Small-town school lures big-city students

St. Mary's College attracts Baltimoreans with its charm, its scholarships

November 30, 2003|By Lisa Wiseman | Lisa Wiseman,SPECIAL TO THE SUN

The idyllic campus of St. Mary's College is a long way from Baltimore, in more ways than one. Situated on the St. Mary's River at the southernmost point in the state, the small, public liberal arts college often finds itself overlooked by prospective students from the city.

But as part of its drive to attract city students, St. Mary's is offering scholarships and grants to a handful of Baltimore students - an effort set to grow next year through a scholarship fund set up by a 1941 graduate.

The Tommy Yeager Scholarship, established by alumna Martha Yeager in honor of her late husband G. Thomas Yeager III, will provide scholarships to Baltimore high school students for the 2004-2005 academic year.

And for the past two school years, the Baltimore-based CollegeBound Foundation has given scholarships to city high school students who go on to attend St. Mary's.

Between the CollegeBound Foundation's assistance and the Yeager Scholarship, the school will be able to offer scholarships to about a half-dozen Baltimore City high school students next year, said Wes Jordan, the college's dean of admissions.

"We are a public college, and a constant goal of public universities is to be diverse and open to everyone," said Jordan.

College officials say they are working to overcome misconceptions about their school that might discourage city students from applying.

Some erroneously think St. Mary's is a private or religious college, said Mark Apter, associate vice president for marketing and public relations. (The college is named after St. Mary's City).

Another misconception about the college is that its student body is almost entirely white. In fact, minorities make up about 17 percent of the student population, officials say.

The CollegeBound partnership with St. Mary's grew out of the foundation's goals to develop closer relationships with local colleges and universities, said Craig Spilman, the foundation's executive director. Since 1993, CollegeBound has helped send 21 city students to St. Mary's. Three are freshmen this year.

The Yeager scholarship, part of the school's $40 million capital campaign, was the initiative of Martha Yeager, Class of 1941, who grew up in Baltimore and attended the now-closed Eastern High School

A state scholarship gave her the opportunity to attend what was then known as St. Mary's Female Seminary Junior College. The awards were based on economic need and academic standing. "I definitely would not have been able to go to college without that support," she said.

Her husband worked for 40 years at what is now the investment banking firm of Ferris Baker Watts Inc., starting out as a "runner" and ending as the manager of the firm's West Virginia office. Although a successful businessman, "He never had the opportunity to go to college," Yeager said, adding that many students in Baltimore face that situation.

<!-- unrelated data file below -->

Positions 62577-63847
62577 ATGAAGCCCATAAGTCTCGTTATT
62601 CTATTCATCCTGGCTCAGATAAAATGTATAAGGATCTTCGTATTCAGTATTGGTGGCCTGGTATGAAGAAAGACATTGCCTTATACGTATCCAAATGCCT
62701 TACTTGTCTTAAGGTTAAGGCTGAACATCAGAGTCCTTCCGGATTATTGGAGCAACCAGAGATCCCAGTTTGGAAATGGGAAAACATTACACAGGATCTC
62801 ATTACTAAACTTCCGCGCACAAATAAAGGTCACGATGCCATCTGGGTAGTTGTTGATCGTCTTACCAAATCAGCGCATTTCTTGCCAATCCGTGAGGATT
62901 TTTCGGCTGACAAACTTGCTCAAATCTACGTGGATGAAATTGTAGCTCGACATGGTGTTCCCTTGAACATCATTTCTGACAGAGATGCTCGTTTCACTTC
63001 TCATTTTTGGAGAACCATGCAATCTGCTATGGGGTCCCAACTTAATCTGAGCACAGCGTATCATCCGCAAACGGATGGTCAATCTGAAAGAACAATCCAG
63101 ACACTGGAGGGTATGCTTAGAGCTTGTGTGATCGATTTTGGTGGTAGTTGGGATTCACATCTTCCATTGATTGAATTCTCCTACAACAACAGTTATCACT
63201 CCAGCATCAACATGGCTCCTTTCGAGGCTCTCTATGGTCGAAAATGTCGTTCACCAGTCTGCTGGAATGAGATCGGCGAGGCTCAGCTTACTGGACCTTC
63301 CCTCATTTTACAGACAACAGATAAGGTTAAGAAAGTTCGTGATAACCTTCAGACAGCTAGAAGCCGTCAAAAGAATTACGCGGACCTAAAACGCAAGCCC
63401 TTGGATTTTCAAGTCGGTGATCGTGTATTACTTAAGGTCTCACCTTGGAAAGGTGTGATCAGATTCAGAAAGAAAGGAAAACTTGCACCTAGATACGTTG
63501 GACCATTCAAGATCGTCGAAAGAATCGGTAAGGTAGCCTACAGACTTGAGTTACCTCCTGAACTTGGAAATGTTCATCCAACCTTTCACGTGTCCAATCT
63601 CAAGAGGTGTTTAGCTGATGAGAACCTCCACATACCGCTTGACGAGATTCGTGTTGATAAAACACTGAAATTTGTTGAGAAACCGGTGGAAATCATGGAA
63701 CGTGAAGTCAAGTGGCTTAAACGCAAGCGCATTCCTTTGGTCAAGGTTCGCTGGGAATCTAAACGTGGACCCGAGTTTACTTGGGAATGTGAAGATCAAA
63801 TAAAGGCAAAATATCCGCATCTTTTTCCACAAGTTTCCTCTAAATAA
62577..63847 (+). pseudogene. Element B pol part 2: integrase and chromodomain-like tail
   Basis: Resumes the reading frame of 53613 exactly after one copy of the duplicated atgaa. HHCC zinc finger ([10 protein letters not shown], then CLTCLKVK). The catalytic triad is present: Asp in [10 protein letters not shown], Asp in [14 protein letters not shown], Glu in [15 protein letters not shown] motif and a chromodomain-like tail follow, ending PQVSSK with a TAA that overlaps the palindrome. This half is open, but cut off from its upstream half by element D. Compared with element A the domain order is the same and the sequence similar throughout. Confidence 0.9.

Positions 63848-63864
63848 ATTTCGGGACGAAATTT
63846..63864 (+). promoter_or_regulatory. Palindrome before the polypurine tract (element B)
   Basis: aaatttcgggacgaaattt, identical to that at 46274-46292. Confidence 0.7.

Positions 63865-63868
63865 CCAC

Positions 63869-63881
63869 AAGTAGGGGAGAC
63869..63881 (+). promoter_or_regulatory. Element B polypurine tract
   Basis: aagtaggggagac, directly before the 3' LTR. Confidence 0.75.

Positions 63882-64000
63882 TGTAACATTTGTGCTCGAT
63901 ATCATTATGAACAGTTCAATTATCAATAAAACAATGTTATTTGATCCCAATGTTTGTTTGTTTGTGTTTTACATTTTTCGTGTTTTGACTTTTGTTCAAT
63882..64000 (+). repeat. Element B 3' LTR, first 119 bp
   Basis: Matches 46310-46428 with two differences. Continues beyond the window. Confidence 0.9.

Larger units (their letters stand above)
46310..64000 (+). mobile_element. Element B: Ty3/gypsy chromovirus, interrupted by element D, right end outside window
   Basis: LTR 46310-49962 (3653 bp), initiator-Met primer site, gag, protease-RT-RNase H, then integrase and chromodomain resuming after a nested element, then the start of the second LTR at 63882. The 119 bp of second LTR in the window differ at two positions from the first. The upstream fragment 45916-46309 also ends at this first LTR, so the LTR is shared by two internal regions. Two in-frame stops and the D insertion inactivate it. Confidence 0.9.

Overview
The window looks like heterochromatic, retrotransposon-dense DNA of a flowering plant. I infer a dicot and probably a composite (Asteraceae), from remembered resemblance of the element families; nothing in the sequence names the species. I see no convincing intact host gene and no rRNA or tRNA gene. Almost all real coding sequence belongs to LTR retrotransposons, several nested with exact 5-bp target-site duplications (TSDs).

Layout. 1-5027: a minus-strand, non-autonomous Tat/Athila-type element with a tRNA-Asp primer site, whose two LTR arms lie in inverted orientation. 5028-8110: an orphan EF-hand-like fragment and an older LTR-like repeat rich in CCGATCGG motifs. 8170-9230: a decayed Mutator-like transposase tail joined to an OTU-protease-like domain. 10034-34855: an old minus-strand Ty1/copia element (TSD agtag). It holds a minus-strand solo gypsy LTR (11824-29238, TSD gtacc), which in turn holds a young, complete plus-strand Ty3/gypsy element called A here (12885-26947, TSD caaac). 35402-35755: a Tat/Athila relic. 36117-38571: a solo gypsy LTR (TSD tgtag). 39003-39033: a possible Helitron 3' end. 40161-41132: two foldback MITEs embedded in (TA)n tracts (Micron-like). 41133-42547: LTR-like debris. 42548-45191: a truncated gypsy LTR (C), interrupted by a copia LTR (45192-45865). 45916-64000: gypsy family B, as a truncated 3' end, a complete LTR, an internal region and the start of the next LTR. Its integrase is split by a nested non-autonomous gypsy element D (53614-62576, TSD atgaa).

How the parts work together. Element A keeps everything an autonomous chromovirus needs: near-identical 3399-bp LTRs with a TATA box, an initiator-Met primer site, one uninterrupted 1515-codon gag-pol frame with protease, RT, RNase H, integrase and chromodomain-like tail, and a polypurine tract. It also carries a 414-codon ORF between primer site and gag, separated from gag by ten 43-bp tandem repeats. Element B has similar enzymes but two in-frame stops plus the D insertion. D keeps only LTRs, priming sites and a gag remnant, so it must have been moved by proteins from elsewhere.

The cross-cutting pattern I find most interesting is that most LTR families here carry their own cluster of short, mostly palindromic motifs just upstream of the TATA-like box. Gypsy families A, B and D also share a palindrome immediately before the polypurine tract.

"This is a way to give back what I received," said Yeager of the $100,000 gift. She also established an endowed chair in the college's liberal arts department.

St. Mary's College is an ideal school for city students, she said: "A small college and a place that gives a person the opportunity to develop leadership skills. It's a very caring atmosphere. ... The professors are very interested in their students and give them their time."

As a city girl who grew up on St. Paul Street, she fell in love with the beauty of the St. Mary's campus. She remembers swimming in the river and gathering every night in the school's main hall with her fellow students.

The beauty of the school and its surroundings drew freshman Rashidah Bahar to St. Mary's. At first, the Western High School student applied to St. Mary's to make her mother happy. Bahar wasn't so sure about it until she first set foot on campus.

"It was like lightning," she said. "Coming from the city and that environment - the school is gorgeous." For Bahar, who says she is a bit shy, going to a small college where everyone knows one another was a good idea. "I like the fact that my professors know my name," she said.

Admission to St. Mary's is competitive: Last year, the college received 2,275 applications for 420 slots.

However, unlike larger universities that eliminate possible candidates based solely on grades or SAT scores, St. Mary's looks at the whole application, Apter said. "We're able to take a chance on students who may have thought they weren't good enough to attend," he said.

To help students at the college adjust to life at St. Mary's during freshman year, the college has several programs to make them feel welcome. The college's Multicultural Achievement Program pairs freshmen with upperclassmen, and tutoring services are available for any student who needs them.

The extra measures have seemed to work. So far, none of the CollegeBound students have dropped out or flunked out, Jordan said, and the retention rate for minority students is no different from that for white students. Ninety percent of freshmen return for their sophomore year.

Still, coming from a city high school to St. Mary's can be a bit of a culture shock, said sophomore Durryle Brooks, a former Southern High School student who grew up in Cherry Hill.

"It was a big difference for me," said Brooks. "Southern was predominantly black. And then to come to a place that was predominantly white, it was a big change."

But the change was well worth it, he said. "I was looking forward to getting out of Cherry Hill. ... I wanted to come to St. Mary's. I liked the curriculum. It's very challenging."

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